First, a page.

Since that time I’ve done a lot in the team. I was actually the MVP for EMP last year because I won about 50% of the tournaments the entire team won last year. Guinness World Record updated our award as the most documented tournament winning team in the world. We won 300 tournaments in the 2012 – 2013 season alone and out of that, I won 141 of them; more if you include Project M. Although I’ve won a lot, it’s nice to have teammates that pull their own weight on the team. That’s why I’m glad I have Armada in Empire Arcadia because I’m confident that we’ll be the top team in all the Melee doubles at all the competitions, mainly MLG and MVG.
How many Smash Bros. tournaments will you compete in during an average year?
Every weekend on average, often more.
What kind of prizes are at stake?
The average is about a few hundred a week depending on if they’re local, regional or majors. Every now and then a big tournament like APEX or a league tournament like MLG will come around and put in a few thousands. There is a big tournament coming up in the end of July here in New York called MVG (Most Valuable Gaming: not to be confused with MLG) that will have a couple thousand as well for Smash.
What do you think of the eSports scene in general? Has it matured in recent years?
I think eSports has always been a great thing for competitive gamers like me. I think it’s just as equally as good for me as it is for the casual gamers because they are entertained by the competitions. If you look at eSports from where it started to where it is now, this thing is getting real big. I’m just glad that Smash Bros. is a part of it. Leagues like MLG, EVO and now MVG are all helping to make the game bigger and bigger in competitive gaming.
It’s obvious that eSports has matured significantly over the years compared to the old time arcades competitions. If you look at eSports now, it’s filling up stadiums like Basketball and Football games. I hope that it becomes bigger than athletic sports one day and at this rate, it will happen sooner than later. We even have our own documentaries, like the Smash Bros. Series by Travis Beauchamp. It pretty much goes through the history of some of the top Smash Bros. players to ever compete. MLG did a big project with them where they did a marathon of the series at MLG headquarters on Twitch. These are all good signs and there’s more to come.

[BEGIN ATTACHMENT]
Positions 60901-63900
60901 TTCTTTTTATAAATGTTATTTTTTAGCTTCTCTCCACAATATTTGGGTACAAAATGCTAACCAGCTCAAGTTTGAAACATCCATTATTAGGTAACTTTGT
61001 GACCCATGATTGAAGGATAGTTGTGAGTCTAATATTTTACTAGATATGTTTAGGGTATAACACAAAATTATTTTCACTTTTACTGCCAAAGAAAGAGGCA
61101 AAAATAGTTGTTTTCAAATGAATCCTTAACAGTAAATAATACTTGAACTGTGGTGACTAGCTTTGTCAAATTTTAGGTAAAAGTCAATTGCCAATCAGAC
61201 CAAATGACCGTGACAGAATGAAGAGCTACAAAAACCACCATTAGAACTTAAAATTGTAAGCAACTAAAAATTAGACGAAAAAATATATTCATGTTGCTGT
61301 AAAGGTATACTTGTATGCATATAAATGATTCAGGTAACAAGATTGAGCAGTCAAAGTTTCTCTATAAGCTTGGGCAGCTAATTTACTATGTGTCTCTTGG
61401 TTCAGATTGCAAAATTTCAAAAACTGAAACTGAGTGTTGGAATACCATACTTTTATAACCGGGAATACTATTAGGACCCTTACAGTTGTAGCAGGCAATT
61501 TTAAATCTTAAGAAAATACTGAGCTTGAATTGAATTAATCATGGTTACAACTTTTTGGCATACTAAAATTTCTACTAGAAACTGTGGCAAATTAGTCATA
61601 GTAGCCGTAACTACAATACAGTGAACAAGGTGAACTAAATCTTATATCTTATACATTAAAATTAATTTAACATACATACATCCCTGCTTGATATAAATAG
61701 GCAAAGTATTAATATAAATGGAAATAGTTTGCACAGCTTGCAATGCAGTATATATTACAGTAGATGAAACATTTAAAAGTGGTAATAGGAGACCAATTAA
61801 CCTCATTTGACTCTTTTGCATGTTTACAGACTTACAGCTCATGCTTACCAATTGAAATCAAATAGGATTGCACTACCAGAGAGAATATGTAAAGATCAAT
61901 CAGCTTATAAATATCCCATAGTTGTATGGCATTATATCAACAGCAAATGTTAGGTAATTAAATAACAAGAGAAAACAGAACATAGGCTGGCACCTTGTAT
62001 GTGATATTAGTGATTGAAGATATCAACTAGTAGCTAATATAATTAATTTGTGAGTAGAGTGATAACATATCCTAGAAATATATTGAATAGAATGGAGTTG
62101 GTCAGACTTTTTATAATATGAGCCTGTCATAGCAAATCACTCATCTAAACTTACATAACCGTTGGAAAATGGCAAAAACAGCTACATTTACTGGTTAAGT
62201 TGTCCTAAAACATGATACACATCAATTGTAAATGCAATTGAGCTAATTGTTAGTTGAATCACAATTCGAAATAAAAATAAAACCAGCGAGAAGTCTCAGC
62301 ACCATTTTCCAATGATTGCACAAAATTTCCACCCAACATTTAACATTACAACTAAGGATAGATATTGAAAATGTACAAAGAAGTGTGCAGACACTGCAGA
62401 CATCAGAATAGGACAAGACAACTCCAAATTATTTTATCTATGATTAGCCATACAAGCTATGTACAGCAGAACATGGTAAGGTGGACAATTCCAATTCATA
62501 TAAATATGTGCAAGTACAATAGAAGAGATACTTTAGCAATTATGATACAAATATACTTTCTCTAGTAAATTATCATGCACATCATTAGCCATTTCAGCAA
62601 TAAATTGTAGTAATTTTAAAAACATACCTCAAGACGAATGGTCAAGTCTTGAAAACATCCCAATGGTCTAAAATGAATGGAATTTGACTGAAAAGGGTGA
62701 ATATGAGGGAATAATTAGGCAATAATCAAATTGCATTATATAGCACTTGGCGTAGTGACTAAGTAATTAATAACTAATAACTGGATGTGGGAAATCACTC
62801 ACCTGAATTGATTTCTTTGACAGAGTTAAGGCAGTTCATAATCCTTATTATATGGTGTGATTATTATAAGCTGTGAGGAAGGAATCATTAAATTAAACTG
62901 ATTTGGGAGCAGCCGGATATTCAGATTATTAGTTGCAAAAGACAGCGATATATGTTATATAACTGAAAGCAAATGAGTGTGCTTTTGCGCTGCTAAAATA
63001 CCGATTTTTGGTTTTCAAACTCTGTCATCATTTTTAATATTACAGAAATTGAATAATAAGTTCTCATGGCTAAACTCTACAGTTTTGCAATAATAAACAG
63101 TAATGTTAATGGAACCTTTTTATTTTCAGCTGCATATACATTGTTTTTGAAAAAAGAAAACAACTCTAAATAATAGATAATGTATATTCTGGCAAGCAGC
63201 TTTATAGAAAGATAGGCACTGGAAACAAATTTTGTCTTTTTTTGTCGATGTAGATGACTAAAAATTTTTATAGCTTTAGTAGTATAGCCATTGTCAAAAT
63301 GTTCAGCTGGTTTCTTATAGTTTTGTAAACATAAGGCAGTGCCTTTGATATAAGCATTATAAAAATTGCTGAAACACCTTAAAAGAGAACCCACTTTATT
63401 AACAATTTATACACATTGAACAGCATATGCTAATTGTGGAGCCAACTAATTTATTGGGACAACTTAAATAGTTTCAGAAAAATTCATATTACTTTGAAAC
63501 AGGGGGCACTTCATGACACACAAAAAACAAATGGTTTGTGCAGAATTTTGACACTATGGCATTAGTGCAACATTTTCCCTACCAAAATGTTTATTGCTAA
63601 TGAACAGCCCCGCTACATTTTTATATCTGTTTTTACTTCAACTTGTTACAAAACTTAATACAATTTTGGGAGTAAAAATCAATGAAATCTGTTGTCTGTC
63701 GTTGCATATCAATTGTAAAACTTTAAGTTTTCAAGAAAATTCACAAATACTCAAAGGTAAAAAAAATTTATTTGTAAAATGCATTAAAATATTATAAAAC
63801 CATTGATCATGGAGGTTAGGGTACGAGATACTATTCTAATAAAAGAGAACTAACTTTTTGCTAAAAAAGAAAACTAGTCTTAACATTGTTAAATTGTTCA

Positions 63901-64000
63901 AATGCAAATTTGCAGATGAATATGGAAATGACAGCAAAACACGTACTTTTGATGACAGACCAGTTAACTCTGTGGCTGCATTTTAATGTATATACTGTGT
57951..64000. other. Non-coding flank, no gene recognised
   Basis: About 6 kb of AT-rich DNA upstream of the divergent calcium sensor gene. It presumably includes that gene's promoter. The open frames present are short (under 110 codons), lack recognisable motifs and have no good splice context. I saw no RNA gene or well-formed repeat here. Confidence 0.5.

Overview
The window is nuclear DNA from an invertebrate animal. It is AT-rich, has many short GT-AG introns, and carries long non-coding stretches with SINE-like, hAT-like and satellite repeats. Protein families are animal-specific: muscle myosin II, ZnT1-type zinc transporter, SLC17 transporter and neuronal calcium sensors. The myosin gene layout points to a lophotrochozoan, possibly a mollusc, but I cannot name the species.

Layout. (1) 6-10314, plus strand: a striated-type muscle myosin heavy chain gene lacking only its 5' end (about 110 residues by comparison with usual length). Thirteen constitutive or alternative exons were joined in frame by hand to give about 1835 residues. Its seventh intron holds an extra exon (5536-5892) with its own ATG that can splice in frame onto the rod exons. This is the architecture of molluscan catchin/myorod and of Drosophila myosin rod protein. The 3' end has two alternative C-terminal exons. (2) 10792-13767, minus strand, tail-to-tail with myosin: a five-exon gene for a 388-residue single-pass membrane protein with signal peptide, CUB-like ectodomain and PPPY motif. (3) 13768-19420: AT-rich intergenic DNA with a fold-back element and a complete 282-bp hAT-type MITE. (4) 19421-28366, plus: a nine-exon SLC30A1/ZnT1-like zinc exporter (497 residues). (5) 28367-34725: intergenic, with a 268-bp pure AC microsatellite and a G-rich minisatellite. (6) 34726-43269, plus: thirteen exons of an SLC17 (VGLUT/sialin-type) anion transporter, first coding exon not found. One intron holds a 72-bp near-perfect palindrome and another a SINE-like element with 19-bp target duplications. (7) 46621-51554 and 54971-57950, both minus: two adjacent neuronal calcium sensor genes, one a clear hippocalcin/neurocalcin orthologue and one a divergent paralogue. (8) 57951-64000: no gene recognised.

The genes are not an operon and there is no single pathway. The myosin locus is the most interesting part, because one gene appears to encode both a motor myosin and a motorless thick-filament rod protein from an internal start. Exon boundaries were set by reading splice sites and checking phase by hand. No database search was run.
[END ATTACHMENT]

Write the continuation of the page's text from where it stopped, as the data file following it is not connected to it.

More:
How did you come up with the Mew2King handle?
When I first found out about Smashboards, I just made up a name real quick. Over time I got very good at the game and then became famous really fast in the community, so the name stuck. Plus I like Mewtwo.
You have earned the accolade of "The Return of the King" and been called “The Robot” by other competitors — can you tell us more about these nicknames?
I was considered the best at Super Smash Bros. Melee just before Brawl came out after winning so many tournaments. Then on top of that my name has the word “King” in it. Finally my play style was perfect like a robot, so that’s how people ended up giving me those titles.
You’ve gone on the record and said that Melee is a superior game to Brawl in the past for various reasons. Do you still feel this way, and can you outline those reasons?
Yes, it is the superior game competitively. There is more hit stun, which allows for better combos to work. However it’s not so much like Smash 64, that you can't do anything once you’ve been hit. The directional air dodging and wave dashing allows for more possible advanced movement options, which advance players can use. Although you are not required to use it, it simply adds more options to gameplay and fighting.
I have learned things through experience and experimentation. You can also more easily reach your true potential in something if you are passionate about it.
The shield in Super Smash Bros. Brawl is too powerful and is the best option in too many situations. In Melee, with shield stun being a factor, light shielding and being able to angle your shield all made the shield system a bit more balanced. Finally the ledge auto snapping in Brawl is too powerful and diminishes edge guarding a lot. Keep in mind this is all from the opinion of a super competitive point of view and does not reflect what Sakurai-san was going for overall in Brawl.